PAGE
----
Review: U2, Pop

U2's Pop found Bono turning his usual political protest rock toward God, as well as his own personal demons.

U2, PopElectronica is for those who like their music best served cold. At least that used to be the prevailing belief among rock purists, before the world’s biggest rock gods starting wondering what all those knobs and buttons did over there on the other side of the recording console.

U2 was one of the first big bands to dabble in such nonbinary genre-bending. They ushered in their second decade as a band with Achtung Baby  and followed it up with the even more experimental Zooropa two years later. Pop, released at the apex of the electronica movement in 1997, was a trashy, kitschy continuation of the band’s previous electro-pop-infused work; it was their least successful album to date but, ironically, it was more accessible than anything U2 had produced in years.

Take the album’s lead single, “Discotheque”: A cluttery collage of guitar riffs, effects, and drum loops, the song is fun, tacky, and ostensibly pointless. The rest of Pop, however, isn’t as dance-floor celebratory; like Tricky, Massive Attack, and a host of other trip-hop pioneers, Bono was on a quest for salvation and he was prepared to drag himself through the bottom-feeding dirt to find it.

The best place to start, naturally, is the sleazy and decadent “Miami,” where the singer confronts “surgery in the air, print shirts, and Southern accents”—essentially hell on Earth—or “The Playboy Mansion,” even if he does get a little too pomo for his own good: “If OJ is more than a drink/And a Big Mac bigger than you think.” Songs like these were condemnations of America, albeit through the eyes of a Dublin-born superstar embraced by the U.S. as their own, that were just a few years ahead of their time.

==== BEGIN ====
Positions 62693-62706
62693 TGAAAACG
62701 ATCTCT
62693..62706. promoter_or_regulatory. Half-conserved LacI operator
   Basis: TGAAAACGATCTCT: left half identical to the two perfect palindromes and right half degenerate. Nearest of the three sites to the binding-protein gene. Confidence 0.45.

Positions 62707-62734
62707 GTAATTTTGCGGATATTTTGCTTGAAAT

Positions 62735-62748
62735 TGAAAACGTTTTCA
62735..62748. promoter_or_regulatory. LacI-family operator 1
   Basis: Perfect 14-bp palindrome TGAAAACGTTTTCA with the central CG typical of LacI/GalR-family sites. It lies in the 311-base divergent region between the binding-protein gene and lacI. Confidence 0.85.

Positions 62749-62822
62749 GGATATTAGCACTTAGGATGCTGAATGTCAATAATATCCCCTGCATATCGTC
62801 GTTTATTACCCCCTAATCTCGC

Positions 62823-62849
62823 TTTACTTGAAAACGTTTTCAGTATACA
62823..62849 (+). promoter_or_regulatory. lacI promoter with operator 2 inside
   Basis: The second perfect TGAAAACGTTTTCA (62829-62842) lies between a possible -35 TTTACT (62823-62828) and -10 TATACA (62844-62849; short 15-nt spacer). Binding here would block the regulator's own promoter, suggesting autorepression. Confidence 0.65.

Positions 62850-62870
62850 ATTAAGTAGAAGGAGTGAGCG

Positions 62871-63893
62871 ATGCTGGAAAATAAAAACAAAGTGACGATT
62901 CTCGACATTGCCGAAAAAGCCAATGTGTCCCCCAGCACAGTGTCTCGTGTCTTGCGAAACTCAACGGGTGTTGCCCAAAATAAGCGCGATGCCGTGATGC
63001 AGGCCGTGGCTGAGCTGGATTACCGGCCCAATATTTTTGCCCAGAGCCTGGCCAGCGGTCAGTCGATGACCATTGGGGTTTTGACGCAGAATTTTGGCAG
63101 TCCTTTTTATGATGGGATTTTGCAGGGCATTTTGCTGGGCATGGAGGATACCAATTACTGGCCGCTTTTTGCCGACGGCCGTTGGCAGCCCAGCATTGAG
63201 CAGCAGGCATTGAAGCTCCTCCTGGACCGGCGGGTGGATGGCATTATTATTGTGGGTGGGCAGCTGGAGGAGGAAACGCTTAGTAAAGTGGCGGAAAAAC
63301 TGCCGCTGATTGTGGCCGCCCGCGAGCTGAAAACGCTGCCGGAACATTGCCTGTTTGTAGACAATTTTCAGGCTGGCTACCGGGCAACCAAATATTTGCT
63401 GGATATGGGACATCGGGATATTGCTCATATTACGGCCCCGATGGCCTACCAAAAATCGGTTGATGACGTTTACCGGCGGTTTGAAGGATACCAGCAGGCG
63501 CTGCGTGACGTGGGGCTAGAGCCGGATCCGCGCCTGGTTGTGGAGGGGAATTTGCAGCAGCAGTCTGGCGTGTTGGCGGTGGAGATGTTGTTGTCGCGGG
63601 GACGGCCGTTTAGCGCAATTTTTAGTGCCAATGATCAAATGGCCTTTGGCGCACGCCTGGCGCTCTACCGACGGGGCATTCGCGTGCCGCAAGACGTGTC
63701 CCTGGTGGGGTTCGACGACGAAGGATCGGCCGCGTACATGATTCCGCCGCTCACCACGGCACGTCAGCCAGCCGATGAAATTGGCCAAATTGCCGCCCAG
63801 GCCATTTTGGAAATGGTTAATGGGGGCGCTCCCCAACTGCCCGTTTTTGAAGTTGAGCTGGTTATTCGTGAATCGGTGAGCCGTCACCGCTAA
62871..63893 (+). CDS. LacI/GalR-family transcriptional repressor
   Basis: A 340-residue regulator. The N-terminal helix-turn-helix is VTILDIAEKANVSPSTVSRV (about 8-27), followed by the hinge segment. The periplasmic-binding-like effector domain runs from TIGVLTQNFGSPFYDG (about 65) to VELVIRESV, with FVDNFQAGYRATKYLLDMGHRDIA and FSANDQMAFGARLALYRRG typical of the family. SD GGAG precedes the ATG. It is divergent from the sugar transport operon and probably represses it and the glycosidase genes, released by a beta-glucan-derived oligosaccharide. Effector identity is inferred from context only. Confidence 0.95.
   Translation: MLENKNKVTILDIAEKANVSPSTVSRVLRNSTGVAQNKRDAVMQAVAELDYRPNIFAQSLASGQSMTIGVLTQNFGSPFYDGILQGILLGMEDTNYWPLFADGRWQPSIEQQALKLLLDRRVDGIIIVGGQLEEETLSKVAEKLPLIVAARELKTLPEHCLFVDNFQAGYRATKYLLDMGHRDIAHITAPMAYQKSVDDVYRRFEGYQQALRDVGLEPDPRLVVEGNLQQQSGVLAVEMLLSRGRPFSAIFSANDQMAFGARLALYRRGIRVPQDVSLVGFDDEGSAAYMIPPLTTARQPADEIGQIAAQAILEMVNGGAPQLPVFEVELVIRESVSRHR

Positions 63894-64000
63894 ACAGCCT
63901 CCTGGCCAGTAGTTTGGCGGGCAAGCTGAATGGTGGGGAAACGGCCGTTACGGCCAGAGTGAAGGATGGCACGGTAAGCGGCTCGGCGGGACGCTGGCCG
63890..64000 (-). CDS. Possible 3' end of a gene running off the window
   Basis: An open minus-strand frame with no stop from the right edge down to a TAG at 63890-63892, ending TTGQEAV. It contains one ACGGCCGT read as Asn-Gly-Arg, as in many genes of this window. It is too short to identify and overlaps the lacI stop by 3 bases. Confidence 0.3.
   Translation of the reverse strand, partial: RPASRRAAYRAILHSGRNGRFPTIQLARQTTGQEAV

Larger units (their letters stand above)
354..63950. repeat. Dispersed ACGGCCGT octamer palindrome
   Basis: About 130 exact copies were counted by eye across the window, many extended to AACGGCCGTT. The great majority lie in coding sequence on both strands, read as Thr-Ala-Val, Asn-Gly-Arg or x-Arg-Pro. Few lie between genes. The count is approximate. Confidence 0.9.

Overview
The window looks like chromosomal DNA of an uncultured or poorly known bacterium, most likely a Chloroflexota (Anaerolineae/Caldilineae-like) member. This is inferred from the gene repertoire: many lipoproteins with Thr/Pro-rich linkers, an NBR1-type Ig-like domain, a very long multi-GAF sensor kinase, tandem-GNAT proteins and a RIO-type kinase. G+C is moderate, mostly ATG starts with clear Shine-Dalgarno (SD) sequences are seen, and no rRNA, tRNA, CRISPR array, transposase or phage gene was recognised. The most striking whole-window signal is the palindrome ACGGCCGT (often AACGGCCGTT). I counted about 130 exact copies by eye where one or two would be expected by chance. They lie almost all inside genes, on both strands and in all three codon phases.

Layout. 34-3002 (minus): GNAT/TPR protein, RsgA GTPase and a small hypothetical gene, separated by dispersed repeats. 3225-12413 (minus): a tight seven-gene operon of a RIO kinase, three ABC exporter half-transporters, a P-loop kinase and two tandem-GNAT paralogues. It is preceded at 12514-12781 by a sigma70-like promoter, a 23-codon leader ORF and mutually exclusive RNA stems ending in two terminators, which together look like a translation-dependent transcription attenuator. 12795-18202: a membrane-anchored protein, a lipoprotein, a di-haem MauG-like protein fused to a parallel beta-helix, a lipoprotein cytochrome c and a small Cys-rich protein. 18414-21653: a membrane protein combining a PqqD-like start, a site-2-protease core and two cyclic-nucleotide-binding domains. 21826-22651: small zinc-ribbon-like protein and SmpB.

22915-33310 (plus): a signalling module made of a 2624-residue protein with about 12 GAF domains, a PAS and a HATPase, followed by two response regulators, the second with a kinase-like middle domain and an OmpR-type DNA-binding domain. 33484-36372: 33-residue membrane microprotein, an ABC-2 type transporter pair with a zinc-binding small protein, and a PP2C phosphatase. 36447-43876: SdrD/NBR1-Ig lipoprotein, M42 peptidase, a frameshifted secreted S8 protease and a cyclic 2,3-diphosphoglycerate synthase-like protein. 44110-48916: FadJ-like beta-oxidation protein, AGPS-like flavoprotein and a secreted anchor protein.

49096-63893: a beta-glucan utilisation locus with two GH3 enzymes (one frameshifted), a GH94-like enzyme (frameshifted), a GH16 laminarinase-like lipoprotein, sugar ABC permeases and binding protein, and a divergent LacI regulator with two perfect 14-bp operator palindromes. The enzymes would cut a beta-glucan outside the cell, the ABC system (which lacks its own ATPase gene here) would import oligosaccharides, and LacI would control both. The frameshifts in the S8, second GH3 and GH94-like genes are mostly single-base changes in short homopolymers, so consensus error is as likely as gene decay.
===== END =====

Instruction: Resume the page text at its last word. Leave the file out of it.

For the most part, though, Pop found Bono turning his usual political protest rock toward God, as well as his own personal demons. The tech-frenetic “Mofo” treks some pretty heady territory (“Lookin’ for to fill that God-shaped hole…Mother, you left and made me someone”), while the forthright “Wake Up Dead Man” daringly beckons Jesus Christ to do just that as Bono attempts to crack the code of his savior’s messy myths. Somewhere in between, he even began looking for redemption up his lovers’ dresses, as he does on the irrefutably sexy and ominous “If You Wear That Velvet Dress.” Only a man who’s a long way from being “saved” could concoct a ballad as unapologetically dodgy as this.

True, much of the album may have just been typical pop-rock steeped in a pre-millennium fallen-Catholic electro-revolution. It’s still the same classic U2 sound, just pumped up with thumping cyber-sounds: “If God Will Send His Angels” is as stirring as “With or Without You” and “One,” while “Staring at the Sun” is a quintessential artifact of late-’90s electronic-rock hybrids. But it’s better-and deeper-than anything on U2’s much-ballyhooed “return” to pop, All That You Can’t Leave Behind. Judging by that album, Bono sadly never found the epiphany he was looking for, and if he did, it was in the plastic turquoise crucifix hanging from his cabbie’s rearview mirror in Miami.

 Label: Island  Release Date: March 3, 1997  Buy: Amazon

Sal Cinquemani

Sal Cinquemani is the co-founder and co-editor of Slant Magazine. His writing has appeared in Rolling Stone, Billboard, The Village Voice, and others. He is also an award-winning screenwriter/director and festival programmer.

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